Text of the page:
Cost / Quality

Finally, you'll obviously need a reasonable budget to be able to buy and run one of these units. There are a lot of cheaper non-brand products out there but I would steer clear of these. Often they can exhibit poor workmanship and for a product which will heavily utilise power and water(!), you don't want to discover they skimped on the safety aspects.

Cheaper DIY Version?

If money is a limiting factor and you're interested in a DIY solution, then there's a fantastic video which will help to explain the process to you. Check out this video to see how to build your own aquarium chiller using an old fridge, pump and some hosepipe.


I can actually help with this.

I too have a 55 gallon (around 210 liters) fish tank. (actually a 54 gallon corner).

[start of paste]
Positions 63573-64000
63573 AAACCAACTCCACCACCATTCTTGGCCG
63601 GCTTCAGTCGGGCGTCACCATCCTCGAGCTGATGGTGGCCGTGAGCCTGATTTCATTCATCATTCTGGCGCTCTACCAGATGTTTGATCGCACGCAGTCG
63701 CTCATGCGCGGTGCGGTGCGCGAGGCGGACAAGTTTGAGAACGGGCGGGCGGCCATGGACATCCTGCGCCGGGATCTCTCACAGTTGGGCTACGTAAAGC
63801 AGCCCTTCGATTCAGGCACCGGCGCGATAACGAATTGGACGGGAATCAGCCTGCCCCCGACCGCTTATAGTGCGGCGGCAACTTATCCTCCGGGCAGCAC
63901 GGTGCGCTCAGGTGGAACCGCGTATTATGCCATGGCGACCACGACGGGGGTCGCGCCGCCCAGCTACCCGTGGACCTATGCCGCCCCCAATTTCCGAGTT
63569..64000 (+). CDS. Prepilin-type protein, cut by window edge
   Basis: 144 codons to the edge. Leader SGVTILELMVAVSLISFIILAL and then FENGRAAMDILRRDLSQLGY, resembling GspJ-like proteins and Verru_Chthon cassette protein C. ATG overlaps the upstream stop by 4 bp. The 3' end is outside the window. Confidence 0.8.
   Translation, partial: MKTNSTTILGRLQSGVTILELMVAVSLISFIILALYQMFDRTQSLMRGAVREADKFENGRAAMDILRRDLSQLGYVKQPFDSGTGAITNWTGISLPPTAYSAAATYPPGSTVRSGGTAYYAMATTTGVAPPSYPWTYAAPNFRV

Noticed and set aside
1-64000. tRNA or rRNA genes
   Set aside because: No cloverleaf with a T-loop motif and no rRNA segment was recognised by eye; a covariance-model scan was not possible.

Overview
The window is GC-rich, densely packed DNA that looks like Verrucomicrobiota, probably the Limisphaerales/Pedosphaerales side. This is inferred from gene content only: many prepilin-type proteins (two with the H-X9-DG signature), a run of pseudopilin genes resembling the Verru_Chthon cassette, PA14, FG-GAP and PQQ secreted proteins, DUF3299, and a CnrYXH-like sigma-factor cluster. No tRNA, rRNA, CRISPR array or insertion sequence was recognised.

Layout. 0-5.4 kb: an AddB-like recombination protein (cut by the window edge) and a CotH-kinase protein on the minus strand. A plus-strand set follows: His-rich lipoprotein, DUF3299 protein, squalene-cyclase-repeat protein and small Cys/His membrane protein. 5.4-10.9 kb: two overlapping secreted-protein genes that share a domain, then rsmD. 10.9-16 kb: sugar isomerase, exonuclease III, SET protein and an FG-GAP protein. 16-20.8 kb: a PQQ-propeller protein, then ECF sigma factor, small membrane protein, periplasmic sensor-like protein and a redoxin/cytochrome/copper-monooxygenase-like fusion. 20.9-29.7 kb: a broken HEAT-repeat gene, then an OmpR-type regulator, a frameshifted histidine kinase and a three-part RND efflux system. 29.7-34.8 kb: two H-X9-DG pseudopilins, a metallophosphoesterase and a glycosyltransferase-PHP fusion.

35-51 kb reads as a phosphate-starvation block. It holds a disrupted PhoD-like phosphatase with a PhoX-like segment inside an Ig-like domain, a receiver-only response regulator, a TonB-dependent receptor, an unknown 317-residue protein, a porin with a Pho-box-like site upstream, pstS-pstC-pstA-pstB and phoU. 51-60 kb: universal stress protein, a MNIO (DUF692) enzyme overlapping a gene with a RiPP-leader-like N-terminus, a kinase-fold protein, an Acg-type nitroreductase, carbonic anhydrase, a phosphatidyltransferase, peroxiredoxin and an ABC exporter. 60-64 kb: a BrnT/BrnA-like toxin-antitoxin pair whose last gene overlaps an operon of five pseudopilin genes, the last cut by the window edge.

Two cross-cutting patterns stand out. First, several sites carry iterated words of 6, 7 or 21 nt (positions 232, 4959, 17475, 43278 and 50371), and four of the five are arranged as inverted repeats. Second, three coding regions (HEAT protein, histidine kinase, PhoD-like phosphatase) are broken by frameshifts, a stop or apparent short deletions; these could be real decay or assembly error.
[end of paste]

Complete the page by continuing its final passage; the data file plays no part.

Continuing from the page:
First thing is: How hot is too hot? Is 78-80 °F (26-27 °C) too hot and never should be seen? This means you need a chiller.

Is 78-80 °F ok, you should consider a small fan that can be pointed at the surface of the water.

I've used both.

This is the chiller that runs perfectly on a 55 gallon tank (unless you are cooling a nuclear reactor ie: a faulty AC pump): 1/10th HP and I also ran/run a small fan.

Here is the verdict: unless its absolutely necessary to keep the temps very low, go with the fan first. They cost about $10 and will show you pretty quick if they are adequate.

Note on the chiller: when it runs it pulls out the heat from the water then adds its own heat (the compressor running) and expels it all into the room its in. So your room will get stupid hot without proper A/C.

Never keep the chiller inside the cabinet it needs proper ventilation, otherwise its useless.

Hope this helps!


In the Amazon area, where angels are native, the water temperature is often 86 °F (30 °C). This is from a quick look at H. Bleher's Discus book. He has collected fish throughout central and south America and lists water parameters (temperature, oxygen, conductivity - salt, etc.) from hundreds of locations. Water movement/aeration is more important at higher temperatures. So unless your tank is very crowded and over 86 °F, I wouldn't worry.